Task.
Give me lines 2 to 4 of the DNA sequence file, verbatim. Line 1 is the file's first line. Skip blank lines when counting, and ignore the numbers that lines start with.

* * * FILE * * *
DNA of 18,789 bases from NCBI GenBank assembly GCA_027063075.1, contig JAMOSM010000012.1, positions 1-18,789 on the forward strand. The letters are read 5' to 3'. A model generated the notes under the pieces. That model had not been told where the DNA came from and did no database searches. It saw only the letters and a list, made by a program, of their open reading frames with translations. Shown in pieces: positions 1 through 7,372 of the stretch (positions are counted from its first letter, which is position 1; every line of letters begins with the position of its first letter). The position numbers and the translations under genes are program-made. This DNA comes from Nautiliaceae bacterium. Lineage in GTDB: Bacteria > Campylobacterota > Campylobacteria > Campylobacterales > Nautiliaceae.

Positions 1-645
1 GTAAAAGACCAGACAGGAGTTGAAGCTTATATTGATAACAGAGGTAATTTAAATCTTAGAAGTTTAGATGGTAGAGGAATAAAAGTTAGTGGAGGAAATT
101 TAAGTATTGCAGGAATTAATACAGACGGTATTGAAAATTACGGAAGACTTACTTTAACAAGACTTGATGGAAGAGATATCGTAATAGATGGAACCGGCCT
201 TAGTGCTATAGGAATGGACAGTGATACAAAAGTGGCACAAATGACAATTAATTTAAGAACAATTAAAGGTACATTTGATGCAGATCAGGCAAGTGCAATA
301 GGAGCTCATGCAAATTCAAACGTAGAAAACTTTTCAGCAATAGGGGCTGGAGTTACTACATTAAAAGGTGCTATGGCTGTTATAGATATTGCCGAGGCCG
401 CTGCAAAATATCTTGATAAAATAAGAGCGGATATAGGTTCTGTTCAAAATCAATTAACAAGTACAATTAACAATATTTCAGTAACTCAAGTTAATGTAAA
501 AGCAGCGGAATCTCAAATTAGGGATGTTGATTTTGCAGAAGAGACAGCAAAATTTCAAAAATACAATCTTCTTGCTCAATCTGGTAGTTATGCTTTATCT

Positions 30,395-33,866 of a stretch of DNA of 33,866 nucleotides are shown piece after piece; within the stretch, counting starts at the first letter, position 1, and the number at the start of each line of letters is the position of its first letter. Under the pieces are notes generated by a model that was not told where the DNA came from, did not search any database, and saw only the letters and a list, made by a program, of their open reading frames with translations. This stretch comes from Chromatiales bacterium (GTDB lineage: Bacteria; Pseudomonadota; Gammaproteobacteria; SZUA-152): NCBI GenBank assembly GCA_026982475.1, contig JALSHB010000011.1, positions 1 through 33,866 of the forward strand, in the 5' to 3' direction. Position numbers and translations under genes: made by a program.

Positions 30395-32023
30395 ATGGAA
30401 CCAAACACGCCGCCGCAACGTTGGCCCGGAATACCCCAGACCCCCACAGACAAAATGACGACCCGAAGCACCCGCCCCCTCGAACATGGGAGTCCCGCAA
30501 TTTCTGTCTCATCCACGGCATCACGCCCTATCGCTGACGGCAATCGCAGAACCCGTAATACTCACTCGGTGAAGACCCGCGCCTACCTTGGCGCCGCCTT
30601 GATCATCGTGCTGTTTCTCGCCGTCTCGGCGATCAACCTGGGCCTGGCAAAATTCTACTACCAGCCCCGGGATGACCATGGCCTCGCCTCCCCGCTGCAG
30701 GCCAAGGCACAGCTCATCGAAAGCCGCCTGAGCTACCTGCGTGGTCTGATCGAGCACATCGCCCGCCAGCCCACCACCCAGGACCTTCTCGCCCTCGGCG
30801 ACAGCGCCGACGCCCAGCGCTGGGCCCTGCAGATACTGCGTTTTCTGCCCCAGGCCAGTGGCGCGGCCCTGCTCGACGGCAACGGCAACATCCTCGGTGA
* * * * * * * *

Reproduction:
Positions 1-645
1 GTAAAAGACCAGACAGGAGTTGAAGCTTATATTGATAACAGAGGTAATTTAAATCTTAGAAGTTTAGATGGTAGAGGAATAAAAGTTAGTGGAGGAAATT
101 TAAGTATTGCAGGAATTAATACAGACGGTATTGAAAATTACGGAAGACTTACTTTAACAAGACTTGATGGAAGAGATATCGTAATAGATGGAACCGGCCT